Faith is not something that belongs only to religion, it belongs to everyday living. Each and every day we take risks and act on probabilities, hardly ever on certainties. We take risks in depending upon the decisions of others, never knowing with certainty what the outcomes will be. Even scientists operate on theories, even the Theory of Evolution. Rarely does science give us proofs, proofs that last anyway.

Our greatest leaders have presented us with leadership based on faith. It was faith that motivated George Washington and the founders of our nation. Our Declaration of Independence is a document based on faith. Abraham Lincoln led us through one of the darkest nights in our nation’s history basing his vision solely on faith. If you read writings of Abraham Lincoln, you will find yourself reading some of the most faith-filled thoughts you will ever encounter. It was Lincoln who said to the American people: “Let us have faith that right makes might, and in that faith let us, to the end, dare to do our duty.”

What I am saying is that to live out life on this tiny little speck in the cosmos, this little blue dot in the Milky Way, is to live in faith in a wondrous adventure. To graduate from school having chosen a career and to enter into it with all your heart and all your soul is one of life’s greater acts of faith. To get married and have children is a profound act of faith. To enter each day that God gives us with hope and expectancy that we will do good and make the world a little bit better for those around us is a tremendous act of faith. And to die, going forth from this life without knowing exactly where we are going except into the hands of God, is our ultimate act of faith. Everywhere throughout life people live in the confident assurance that what they hope for will one day come to be. Every day we live with convictions about things that are not yet seen.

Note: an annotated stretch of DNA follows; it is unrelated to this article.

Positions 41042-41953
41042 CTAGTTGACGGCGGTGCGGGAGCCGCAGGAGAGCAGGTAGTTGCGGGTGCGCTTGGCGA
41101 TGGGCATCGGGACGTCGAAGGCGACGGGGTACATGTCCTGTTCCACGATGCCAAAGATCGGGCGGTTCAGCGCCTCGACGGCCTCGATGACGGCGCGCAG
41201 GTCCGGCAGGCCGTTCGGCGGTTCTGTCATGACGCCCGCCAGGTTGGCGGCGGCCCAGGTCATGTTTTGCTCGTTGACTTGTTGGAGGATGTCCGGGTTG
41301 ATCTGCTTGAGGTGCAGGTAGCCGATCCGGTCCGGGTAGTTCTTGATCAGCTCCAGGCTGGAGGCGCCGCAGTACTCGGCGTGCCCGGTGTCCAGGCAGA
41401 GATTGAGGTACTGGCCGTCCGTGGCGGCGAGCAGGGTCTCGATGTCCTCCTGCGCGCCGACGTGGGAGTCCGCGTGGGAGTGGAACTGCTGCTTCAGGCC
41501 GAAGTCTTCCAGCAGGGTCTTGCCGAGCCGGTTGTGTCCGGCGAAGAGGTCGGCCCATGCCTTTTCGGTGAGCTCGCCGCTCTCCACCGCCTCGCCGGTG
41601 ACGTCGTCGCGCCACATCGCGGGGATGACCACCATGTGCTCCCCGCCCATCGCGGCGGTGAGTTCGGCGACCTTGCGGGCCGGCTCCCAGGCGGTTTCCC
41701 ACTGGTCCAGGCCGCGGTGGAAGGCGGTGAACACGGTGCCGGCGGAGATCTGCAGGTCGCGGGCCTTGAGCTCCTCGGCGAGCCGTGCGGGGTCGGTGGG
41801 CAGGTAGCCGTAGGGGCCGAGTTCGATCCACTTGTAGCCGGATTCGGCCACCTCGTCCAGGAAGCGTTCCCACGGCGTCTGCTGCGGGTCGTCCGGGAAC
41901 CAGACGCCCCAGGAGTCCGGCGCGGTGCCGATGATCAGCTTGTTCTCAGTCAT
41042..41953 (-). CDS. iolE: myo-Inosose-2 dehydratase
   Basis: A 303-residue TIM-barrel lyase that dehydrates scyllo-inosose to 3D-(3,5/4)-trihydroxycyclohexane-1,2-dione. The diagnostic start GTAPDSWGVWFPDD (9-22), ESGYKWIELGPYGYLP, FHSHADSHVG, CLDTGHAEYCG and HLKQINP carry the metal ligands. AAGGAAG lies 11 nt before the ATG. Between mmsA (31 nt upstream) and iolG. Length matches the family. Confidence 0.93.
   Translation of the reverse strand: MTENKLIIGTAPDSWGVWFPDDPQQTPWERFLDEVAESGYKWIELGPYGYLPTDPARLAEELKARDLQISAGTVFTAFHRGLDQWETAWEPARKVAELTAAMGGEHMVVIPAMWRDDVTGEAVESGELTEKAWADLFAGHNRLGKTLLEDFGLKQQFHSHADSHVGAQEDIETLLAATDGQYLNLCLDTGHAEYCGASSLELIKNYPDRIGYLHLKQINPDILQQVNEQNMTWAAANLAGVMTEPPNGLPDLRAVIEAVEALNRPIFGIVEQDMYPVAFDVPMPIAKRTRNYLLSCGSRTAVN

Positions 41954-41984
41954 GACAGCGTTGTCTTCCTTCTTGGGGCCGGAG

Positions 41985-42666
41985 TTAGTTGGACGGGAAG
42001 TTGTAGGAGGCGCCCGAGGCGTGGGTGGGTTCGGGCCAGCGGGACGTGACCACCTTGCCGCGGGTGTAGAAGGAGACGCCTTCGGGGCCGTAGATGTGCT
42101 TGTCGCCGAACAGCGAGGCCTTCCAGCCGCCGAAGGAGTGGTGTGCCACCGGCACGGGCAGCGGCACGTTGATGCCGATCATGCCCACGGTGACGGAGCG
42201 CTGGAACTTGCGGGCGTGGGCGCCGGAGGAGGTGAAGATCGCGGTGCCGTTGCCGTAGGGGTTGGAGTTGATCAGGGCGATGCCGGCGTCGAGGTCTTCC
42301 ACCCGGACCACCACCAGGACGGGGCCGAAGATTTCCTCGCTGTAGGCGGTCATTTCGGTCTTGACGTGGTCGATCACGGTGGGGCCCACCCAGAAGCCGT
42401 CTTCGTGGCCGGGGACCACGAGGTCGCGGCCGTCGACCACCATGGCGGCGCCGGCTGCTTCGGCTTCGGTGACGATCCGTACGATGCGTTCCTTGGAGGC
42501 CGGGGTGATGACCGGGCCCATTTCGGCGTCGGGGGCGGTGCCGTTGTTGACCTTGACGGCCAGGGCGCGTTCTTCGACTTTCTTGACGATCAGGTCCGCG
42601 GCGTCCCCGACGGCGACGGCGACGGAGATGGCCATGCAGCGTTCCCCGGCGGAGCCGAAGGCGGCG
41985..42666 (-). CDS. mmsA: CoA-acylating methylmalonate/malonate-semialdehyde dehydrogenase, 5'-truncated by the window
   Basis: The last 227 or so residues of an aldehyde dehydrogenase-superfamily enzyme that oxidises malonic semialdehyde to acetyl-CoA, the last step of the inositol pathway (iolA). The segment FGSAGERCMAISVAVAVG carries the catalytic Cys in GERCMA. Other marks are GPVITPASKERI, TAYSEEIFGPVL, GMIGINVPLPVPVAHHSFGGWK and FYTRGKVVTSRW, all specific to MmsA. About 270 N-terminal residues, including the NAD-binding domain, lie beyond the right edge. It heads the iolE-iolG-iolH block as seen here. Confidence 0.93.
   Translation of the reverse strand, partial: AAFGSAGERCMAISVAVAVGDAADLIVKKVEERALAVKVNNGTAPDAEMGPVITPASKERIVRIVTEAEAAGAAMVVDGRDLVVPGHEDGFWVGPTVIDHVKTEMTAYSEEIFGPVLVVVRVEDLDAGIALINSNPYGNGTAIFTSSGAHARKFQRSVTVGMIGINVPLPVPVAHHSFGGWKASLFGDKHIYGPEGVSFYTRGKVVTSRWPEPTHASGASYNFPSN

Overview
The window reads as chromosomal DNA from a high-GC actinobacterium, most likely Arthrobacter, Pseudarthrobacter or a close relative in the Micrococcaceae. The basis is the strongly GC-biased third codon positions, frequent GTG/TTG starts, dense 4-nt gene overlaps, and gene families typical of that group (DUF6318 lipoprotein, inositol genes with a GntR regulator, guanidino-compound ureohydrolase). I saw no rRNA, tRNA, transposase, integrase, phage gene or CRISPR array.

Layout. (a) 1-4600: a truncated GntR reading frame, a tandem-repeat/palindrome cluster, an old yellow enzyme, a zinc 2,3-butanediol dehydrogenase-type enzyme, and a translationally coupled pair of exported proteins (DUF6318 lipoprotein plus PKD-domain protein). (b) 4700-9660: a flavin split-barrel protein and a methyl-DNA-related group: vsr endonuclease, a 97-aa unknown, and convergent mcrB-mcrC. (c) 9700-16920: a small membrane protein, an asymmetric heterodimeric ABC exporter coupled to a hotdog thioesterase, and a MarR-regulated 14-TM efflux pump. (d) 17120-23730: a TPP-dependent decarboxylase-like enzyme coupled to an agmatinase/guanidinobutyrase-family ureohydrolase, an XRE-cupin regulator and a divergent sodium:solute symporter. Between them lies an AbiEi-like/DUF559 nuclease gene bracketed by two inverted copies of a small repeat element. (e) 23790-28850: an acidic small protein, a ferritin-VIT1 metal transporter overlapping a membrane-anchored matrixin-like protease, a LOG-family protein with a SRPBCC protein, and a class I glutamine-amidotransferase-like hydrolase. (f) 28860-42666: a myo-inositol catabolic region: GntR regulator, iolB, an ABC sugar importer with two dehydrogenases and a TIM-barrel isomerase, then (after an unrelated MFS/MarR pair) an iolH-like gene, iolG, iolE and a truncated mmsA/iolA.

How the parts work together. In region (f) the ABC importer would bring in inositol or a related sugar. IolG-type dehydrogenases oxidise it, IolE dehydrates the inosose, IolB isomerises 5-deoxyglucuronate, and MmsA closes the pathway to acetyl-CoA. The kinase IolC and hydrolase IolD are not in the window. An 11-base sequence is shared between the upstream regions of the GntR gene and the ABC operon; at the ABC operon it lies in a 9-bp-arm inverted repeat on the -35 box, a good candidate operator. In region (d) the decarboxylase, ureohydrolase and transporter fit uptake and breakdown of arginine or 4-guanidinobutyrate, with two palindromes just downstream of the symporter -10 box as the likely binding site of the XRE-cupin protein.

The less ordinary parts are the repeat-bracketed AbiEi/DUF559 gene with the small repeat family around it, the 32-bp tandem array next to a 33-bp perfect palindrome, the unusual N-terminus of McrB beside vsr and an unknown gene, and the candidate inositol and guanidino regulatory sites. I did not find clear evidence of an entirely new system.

To be realistic, however, we must pay attention to the fact that a good deal of our recent history attacks our faith. We have been betrayed and betrayed often by people in our lives, all of which erodes our basic need to believe in others. Life is unfair and bad things do happen to good people. And yes, many people are unreliable. But, for all that is wrong in life, in our world and in others, we cannot afford to give up, stop believing, and lose faith. Jesus knew that back then and He knows that right how, which is why Christ presents Himself to us. He comes to us, after all, in faith, placing Himself in Holy Communion in our hands with the belief in His heart that we accept Him in love and with a firm purpose to live with Him as He would have us live.

Yes, this world belongs to God. And yes, God has given us the dignity and the responsibility of working with Him to bring the world to completion, to wholeness and to that unity in which He made it to exist, and us in it, in the first place. For God, you see, has made a tremendous act of faith in you. God believes in you enough to give you the freedom to choose His love, the freedom to choose to accomplish His work, the freedom to do good. For God, you see, made us to love Him and to live with His faith in us.